Airport officials are starting the new year with a campaign to win support for plans to transform National Airport from a dilapidated, dysfunctional traveler's nightmare into their vision of a transportation dream.

Under the $400 million proposal, which already has attracted opponents, many of the outdated and cramped airport buildings and roads would be replaced with more spacious facilities that planners say would emphasize passenger convenience.

Travelers would enter the airport on a double-decked roadway to find a new three-story steel-and-glass terminal next to the Metro station, three new parking garages with spaces for 5,500 cars and a two-story taxicab holding area with room for 800 cabs.

"I think it's great," said Linwood Holton, chairman of the board of the Metropolitan Washington Airports Authority, which operates National and Dulles International airports. "This will enable us to take care of the passengers using {National} right now . . . while not denying that there will be a few more passengers."

About 15.7 million passengers a year struggle through National, which has been expanded haphazardly since it opened in 1941. Airport planners expect to see 19 million a year by 2005.

Critics of the plan argue that the authority should find ways to reduce airport use and thus airplane noise, rather than accommodate growth.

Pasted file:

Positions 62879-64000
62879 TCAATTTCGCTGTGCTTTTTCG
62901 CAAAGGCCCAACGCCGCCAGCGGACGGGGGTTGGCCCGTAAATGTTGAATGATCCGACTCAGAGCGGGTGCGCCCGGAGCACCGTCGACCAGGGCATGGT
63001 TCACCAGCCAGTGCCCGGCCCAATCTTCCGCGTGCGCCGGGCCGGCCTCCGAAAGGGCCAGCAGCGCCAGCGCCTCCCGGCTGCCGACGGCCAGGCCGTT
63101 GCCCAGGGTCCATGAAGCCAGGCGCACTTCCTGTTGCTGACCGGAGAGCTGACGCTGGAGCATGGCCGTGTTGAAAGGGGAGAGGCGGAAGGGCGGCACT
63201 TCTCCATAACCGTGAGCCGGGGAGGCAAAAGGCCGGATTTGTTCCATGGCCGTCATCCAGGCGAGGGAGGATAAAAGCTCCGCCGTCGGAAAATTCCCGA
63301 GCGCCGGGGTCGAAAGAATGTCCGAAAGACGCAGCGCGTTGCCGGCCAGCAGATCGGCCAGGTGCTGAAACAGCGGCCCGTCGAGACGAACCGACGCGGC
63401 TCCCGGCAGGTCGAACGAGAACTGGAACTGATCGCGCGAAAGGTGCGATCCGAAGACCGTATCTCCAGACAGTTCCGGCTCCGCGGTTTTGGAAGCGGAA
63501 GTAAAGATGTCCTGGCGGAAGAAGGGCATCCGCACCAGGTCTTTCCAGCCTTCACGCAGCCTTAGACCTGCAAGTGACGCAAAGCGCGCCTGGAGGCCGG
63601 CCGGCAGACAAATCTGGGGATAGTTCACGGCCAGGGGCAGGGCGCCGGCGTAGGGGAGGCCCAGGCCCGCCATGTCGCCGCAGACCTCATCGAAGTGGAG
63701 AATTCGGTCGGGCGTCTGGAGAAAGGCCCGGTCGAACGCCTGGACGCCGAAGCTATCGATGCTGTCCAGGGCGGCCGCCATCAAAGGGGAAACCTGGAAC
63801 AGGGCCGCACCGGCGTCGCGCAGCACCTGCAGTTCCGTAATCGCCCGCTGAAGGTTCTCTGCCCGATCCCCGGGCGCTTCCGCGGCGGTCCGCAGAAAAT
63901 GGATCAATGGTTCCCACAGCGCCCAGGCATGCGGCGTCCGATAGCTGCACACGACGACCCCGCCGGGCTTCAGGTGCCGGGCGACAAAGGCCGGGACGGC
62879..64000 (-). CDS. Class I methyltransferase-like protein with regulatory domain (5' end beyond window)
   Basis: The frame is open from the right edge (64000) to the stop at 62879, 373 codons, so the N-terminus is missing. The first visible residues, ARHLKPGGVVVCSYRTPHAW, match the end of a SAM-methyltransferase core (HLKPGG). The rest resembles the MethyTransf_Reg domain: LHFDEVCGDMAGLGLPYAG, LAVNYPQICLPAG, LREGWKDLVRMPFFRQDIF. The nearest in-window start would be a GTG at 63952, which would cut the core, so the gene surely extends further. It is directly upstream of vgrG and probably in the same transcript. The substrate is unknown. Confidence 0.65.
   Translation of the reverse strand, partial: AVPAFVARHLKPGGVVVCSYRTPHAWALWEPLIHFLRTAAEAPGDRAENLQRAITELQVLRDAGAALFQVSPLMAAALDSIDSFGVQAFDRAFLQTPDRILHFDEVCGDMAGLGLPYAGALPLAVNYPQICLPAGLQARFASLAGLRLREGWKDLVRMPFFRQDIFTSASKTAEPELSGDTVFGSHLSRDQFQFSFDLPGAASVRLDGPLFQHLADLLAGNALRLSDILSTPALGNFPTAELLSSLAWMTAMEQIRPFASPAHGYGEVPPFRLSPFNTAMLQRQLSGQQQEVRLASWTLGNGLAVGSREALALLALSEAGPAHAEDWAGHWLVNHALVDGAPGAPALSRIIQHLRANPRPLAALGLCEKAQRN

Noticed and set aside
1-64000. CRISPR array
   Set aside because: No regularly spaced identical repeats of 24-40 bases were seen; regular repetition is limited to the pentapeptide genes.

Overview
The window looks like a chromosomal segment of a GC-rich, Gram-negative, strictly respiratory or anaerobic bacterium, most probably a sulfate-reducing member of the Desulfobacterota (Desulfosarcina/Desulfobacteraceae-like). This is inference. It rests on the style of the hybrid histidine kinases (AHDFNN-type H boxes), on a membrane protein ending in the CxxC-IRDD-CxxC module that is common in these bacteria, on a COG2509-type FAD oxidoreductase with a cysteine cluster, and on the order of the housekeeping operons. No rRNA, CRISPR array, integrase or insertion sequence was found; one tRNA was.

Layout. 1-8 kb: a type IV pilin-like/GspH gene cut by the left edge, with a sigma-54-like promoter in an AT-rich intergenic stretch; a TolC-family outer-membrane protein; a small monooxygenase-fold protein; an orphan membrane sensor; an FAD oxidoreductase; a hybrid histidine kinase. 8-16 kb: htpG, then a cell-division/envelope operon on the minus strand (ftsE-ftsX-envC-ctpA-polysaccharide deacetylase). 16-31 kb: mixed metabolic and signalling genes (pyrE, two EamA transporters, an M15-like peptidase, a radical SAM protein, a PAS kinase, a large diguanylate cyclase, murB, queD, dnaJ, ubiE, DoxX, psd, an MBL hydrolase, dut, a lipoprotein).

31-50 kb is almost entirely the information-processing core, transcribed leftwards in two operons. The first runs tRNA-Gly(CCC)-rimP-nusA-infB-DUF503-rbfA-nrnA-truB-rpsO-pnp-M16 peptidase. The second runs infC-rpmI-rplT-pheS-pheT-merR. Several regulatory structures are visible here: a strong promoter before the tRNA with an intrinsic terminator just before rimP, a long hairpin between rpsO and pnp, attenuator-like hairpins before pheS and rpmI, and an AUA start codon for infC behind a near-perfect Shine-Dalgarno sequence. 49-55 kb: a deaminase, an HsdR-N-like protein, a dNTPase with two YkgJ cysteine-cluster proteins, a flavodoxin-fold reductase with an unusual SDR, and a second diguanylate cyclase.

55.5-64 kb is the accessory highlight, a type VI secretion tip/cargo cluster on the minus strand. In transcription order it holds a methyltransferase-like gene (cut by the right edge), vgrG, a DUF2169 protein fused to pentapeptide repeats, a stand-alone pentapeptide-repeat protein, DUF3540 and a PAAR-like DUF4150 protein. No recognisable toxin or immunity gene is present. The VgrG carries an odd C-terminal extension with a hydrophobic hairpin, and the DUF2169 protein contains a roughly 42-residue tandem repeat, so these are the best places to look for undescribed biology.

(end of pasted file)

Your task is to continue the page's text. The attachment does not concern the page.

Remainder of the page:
Under the plan, the total number of jet aircraft gates would remain unchanged at 44; the number of jet takeoffs and landings is limited to 37 an hour by law. Therefore, planners say, critics are wrong to label the plan an expansion.

"We just want to make passengers more comfortable," said Saul Jacobs, project manager for Howard Needles Tammen & Bergendoff, the design firm working with the airport authority.

However, the number of passengers using National is expected to grow if the Federal Aviation Administration allows airlines to bring in larger jets. The airport plans anticipate a terminal capable of handling bigger planes.

The proposed new terminal "would be a huge and costly white elephant," according to a report by Citizens for the Abatement of Airport Noise Inc.

Authority board members are reviewing the proposal and hope to decide this month whether to adopt it as a master plan to guide construction at the airport in the next five to seven years.

The need for improvements at National has long been apparent to harried travelers frustrated by clogged and incoherent roads, full parking lots and lines of travelers blocking narrow passageways, waiting areas with few seats, overwhelmed baggage carousels, pint-sized concession and refreshment areas and tiny rest rooms.

Anyone who has lugged baggage across four lanes of traffic and over the three-quarters of a mile from the Metro station to the main terminal will appreciate the planners' proposal to shorten that distance.

The plan places a new main terminal, close to the Metro station, on land now occupied by a parking lot and the North Terminal used by Delta Air Lines and Pan American World Airways.